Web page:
Living With Alzheimer’s
Human mortality comes home to different people in different ways. On December 27th, around 3:30 a.m., a friend got up to go to the bathroom. It was dark. She didn’t turn on the lights. The bathroom is located at the head of the stairs.
Whether it was a yell as she was falling, or the sound of the fall itself that woke her husband, no one will ever know. He doesn’t recall hearing any sound at all. He just knows he woke up, and found her lying on the lower stairs.
In the first 48 hours she was in hospital, she was heavily sedated. It was known she had several broken bones, including one located under the base of her scull. It was not known whether there was brain injury or not. She didn’t speak, and she barely moved. On the third day, she was moved to the ICU in Victoria.
When I spoke with her husband during the first two days, his voice was thin and tight, like a stretched elastic band. He said several times how empty the house felt. He said he felt disjointed, and he was terribly tired. He had a hard time completing his thoughts. He didn’t know what to expect.
Happily, the ‘not knowing’ has been resolved. In Victoria, my friend ‘came to’. She started talking, and soon doctors there had her up out of bed. She remembers absolutely nothing about the fall. She will be in hospital for a while yet, and she’ll have to wear a neck brace for some months, but she will mend. The relief in her husband’s voice when he called to tell me the good news was electric, and catching.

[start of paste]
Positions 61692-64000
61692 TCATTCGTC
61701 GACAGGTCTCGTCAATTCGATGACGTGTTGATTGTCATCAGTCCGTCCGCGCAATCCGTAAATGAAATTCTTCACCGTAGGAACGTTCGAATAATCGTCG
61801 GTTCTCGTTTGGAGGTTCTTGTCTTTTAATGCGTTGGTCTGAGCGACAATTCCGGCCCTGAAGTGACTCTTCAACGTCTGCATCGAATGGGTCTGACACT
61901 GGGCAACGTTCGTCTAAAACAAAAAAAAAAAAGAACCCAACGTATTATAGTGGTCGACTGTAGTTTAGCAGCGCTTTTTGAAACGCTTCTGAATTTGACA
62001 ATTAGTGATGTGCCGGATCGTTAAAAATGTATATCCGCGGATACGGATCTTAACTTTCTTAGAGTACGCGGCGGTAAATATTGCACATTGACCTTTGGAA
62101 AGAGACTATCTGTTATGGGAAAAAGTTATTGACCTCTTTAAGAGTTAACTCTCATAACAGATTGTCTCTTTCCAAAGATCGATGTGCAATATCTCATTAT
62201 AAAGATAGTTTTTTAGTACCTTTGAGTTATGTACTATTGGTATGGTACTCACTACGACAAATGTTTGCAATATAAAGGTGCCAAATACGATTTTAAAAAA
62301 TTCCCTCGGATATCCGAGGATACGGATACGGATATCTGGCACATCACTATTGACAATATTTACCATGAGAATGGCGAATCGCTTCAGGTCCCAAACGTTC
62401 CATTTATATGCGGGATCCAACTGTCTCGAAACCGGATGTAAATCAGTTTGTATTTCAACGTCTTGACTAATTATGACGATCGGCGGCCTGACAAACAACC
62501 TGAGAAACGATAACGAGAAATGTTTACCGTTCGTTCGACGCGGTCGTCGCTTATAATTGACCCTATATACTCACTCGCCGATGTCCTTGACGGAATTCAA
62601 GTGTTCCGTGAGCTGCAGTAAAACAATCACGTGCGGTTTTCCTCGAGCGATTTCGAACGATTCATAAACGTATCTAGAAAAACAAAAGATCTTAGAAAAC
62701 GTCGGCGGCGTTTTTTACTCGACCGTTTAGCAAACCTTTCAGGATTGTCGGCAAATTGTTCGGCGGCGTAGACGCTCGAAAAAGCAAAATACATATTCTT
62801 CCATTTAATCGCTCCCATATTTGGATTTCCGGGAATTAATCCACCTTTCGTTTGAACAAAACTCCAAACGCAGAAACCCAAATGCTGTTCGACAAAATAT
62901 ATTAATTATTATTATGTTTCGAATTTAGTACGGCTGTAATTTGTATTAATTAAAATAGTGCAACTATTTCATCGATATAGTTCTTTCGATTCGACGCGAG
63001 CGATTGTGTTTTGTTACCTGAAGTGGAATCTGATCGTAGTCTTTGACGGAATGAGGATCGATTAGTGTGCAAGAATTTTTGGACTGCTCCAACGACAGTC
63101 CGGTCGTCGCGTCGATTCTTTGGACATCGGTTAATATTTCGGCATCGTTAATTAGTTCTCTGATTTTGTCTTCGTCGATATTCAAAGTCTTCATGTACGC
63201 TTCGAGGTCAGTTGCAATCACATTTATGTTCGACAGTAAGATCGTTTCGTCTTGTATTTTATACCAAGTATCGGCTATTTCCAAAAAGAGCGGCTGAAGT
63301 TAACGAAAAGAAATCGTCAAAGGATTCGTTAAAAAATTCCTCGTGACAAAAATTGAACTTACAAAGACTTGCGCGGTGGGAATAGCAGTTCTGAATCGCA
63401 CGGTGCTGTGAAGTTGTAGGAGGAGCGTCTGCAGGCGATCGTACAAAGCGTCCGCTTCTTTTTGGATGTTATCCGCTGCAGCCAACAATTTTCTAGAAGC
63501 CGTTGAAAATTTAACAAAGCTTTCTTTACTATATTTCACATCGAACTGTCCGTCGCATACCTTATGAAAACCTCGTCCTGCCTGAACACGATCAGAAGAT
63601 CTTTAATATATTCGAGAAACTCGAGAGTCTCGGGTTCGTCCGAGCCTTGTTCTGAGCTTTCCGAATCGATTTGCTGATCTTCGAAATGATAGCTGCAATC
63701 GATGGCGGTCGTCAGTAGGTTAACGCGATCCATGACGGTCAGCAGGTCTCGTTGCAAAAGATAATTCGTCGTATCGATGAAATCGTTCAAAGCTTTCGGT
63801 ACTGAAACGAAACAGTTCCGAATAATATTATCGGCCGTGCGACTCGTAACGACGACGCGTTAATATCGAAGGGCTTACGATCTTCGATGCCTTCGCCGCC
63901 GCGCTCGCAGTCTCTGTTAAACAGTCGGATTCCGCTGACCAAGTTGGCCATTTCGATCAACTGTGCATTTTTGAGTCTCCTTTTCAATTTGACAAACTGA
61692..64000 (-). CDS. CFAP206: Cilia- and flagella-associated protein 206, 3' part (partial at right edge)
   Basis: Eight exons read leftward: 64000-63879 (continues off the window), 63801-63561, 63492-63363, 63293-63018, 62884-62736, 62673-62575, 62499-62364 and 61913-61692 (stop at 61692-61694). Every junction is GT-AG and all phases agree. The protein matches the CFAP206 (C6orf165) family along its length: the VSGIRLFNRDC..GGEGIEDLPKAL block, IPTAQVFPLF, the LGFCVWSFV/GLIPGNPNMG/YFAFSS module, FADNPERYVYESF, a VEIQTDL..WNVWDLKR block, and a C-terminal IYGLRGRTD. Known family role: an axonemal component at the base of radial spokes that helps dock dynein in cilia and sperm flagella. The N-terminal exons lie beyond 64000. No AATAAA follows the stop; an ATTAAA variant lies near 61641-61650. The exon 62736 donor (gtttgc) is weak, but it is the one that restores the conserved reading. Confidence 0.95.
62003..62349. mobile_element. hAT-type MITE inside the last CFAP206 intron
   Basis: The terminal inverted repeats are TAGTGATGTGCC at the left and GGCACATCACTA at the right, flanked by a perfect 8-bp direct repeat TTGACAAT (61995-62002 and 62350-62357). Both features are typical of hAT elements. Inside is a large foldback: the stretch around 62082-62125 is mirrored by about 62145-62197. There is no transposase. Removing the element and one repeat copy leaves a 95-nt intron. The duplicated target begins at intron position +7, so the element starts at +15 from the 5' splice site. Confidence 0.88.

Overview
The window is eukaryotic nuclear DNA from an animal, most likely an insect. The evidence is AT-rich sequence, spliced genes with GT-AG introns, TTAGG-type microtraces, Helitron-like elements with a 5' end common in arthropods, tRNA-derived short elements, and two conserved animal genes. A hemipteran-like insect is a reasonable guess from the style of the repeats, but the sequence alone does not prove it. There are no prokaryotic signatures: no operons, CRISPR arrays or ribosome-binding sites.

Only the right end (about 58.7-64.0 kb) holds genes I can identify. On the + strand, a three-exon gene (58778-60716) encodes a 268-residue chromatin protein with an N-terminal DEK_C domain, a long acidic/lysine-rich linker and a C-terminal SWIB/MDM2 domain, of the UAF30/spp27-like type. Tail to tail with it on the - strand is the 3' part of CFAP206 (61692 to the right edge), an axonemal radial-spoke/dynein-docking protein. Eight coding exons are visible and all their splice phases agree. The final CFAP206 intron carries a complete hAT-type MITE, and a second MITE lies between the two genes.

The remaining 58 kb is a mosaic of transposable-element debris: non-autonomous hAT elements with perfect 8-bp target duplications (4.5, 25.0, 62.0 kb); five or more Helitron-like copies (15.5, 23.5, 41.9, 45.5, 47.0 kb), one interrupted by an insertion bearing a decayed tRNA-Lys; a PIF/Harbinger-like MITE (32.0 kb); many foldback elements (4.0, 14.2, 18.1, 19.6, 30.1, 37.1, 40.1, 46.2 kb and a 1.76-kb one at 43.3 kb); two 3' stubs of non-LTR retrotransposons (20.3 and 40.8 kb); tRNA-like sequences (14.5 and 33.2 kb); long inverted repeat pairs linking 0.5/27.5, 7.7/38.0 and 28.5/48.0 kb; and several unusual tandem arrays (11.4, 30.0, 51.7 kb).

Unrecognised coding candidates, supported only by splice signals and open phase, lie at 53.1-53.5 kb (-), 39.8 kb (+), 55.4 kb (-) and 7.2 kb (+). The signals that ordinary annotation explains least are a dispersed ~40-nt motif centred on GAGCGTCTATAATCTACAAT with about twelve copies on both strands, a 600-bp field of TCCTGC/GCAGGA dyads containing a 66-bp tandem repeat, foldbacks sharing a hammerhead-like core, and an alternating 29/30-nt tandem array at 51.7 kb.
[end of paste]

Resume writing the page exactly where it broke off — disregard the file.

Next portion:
The incident has brought home to me, once again, how fragile and fleeting life can be. In an instant, the lives of individuals and families can be forever changed. And so, as the holiday season comes to a close, I am thankful Bill and I have been fortunate enough to have had our family here. It’s been busy, sometimes hectic, but fun and heartwarming. With all the changes having many family members living with us for several days brings, Bill has been more confused in some ways than usual. In other ways though, he has enjoyed so many things that are crystal clear in his mind.
Laughing at two three-year-olds’ (and one puppy’s) outrageous antics; quiet half hours with little girls snuggled up tight to his sides while he read them stories; the puppy licking his chin and cheeks and falling asleep in his lap while he napped himself; walks with the dog; skating and swimming with the kids; recounting stories with our adult grandchildren and children and sharing laughs with them — all of these times are bright and fresh in his mind and heart. And when they fade from his mind, they will remain in his heart. And the look on his face and the feeling of relief and satisfaction that he could enjoy these things will remain in mine.
The most precious moments of life are those we’re living right now. All the best to everyone in 2014.